Oct 152010
 

A day after a judge lifted Fresno County’s emergency ban on backyard marijuana farms, county officials said they were trying Thursday to figure out just what the judge’s ruling means.

Fresno County Superior Court Judge Jeff Hamilton verbally granted a temporary restraining order Wednesday against the county’s 45-day ban, the Fresno Bee reports. But the effect of the order won’t be known until it is formally written out, county officials said.

That could happen today, said County Counsel Kevin Briggs. The county has an opportunity to propose changes to the order that attorney Brenda Linder is drafting for the judge to sign. Linder sued the county Oct. 8 on behalf of four marijuana collectives and an individual medical marijuana user.

“Until we have the written order, it’s difficult to talk about the parameters,” Briggs said.

But Linder said the order is clear. The judge’s order means the county can’t do anything to enforce its ban, she said.

In her Oct. 8 filing, Linder sought a temporary restraining order against the county’s ban. Linder wrote that some marijuana growers already had uprooted plants because they are afraid of being targeted by the county.

Fresno County supervisors passed a moratorium on outdoor marijuana gardens Sept. 14 while they work out permanent regulation in response to potential violence surrounding the gardens.

The effects of the judge’s ruling might be minimal, because the harvesting of outdoor marijuana plants will soon be done for the season, those involved in the case said.

Evan Nebeker of the Central Valley Collective said he was happy about the judge’s ruling.

“It’s a good start,” he said. “It’s a start in the right direction.”

The Central Valley Collective is a plaintiff in the lawsuit and operates as a dispensary, with an office near Shaw and Maroa avenues. The collective also grows marijuana in an unidentified location, he said.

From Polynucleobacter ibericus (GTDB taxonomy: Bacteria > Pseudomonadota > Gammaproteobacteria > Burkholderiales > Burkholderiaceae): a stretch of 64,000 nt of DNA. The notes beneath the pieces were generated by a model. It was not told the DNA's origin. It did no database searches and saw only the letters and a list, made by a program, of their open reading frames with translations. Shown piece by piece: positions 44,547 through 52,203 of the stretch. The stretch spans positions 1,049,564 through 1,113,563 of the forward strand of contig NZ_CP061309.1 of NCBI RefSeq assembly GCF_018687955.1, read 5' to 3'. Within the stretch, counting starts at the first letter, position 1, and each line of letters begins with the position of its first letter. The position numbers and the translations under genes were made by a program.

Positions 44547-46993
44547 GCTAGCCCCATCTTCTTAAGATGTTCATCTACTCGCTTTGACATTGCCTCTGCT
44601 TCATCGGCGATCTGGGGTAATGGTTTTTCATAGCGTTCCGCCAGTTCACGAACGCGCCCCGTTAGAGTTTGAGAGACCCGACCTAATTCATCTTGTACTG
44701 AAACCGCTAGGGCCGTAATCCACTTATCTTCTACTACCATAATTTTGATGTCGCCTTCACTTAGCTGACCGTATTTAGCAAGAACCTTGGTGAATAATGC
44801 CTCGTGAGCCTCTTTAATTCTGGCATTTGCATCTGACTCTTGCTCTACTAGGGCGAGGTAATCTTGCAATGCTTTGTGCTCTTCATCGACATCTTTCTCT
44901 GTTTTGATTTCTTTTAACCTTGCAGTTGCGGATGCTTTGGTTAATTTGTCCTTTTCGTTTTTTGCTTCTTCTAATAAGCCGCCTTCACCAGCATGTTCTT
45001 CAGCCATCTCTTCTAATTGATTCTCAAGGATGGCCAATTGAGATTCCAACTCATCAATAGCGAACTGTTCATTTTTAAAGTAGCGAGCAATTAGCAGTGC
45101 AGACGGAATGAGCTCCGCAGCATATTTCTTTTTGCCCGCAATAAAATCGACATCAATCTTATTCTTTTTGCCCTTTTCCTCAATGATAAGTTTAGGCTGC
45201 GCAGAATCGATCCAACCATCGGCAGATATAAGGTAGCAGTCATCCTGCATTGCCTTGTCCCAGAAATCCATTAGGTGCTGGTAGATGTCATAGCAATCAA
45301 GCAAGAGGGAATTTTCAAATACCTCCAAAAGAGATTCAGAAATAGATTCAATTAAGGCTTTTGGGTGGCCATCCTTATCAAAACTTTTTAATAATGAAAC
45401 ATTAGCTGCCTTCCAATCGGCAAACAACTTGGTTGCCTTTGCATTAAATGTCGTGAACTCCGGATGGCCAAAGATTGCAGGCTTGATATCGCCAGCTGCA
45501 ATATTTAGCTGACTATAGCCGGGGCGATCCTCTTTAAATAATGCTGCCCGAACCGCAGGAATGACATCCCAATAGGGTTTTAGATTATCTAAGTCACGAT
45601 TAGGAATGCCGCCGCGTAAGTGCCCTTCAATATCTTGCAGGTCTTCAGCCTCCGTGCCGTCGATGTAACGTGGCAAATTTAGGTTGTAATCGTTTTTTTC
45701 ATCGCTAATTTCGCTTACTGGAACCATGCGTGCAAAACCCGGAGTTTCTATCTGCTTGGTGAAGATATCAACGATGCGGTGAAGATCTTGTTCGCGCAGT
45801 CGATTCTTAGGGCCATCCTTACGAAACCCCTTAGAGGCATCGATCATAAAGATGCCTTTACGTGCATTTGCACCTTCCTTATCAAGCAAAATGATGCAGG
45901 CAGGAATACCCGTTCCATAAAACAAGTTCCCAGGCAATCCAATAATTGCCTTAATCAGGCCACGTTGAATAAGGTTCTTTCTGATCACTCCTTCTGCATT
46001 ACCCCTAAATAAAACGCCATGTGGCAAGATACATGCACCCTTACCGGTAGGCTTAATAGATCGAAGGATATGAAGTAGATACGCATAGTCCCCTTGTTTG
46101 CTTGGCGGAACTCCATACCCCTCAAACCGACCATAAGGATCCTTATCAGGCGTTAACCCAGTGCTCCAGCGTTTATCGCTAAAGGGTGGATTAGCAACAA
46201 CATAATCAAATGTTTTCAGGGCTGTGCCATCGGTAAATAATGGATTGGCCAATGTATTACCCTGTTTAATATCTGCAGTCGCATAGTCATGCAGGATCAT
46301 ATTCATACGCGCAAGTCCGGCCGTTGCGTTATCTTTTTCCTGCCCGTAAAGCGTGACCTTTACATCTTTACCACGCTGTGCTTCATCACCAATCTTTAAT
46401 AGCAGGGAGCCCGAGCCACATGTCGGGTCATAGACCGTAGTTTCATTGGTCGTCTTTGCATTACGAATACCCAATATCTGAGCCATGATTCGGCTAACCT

He said outdoor growing should be regulated, not banned.

Regardless of what happens, the county will continue to work on an ordinance governing outdoor marijuana growing operations, Supervisor Henry Perea said.

Perea said he’s received at least five complaints of people in unincorporated areas of the county, including one who said her neighbors patrol their garden with guns and have threatened her family.

“If someone legally needs medical marijuana, you don’t need 100 to 1,000 plants growing in your backyard,” he said.

The ordinance may be ready in three to four weeks and will focus on moving all marijuana growing indoors, Perea said.

Nebeker said that would be unrealistic. Many low-income patients who need medical marijuana can’t afford lights that cost between $50 and $300, special air conditioners and other equipment needed to grow the plants indoors, he said.

  One Response to “County waits for written TRO on cultivation ban”

  1. This type of Prop. 215 obstructionism isn’t isolated to Fresno County, but it is a new twist on an ongoing problem. The regulatory backlash against Prop. 215 — which amounts to the de facto repeal of a voter-approved initiative — isn’t often mentioned in the Prop. 19 debate, but it should be. Prop. 19 may be our best hope of preserving patient access to medical cannabis, even though it was designed to regulate non-medical use.

    I don’t have a problem with reasonable regulations governing outdoor cultivation, but there’s nothing reasonable about what’s going on here. If you don’t like 8-foot plants peeking out over 6-foot fences, rewrite the height limits for fences or pass regulations limiting plant height. The county has done neither and is focusing its efforts instead on an impractical, unenforceable and likely illegal ban.

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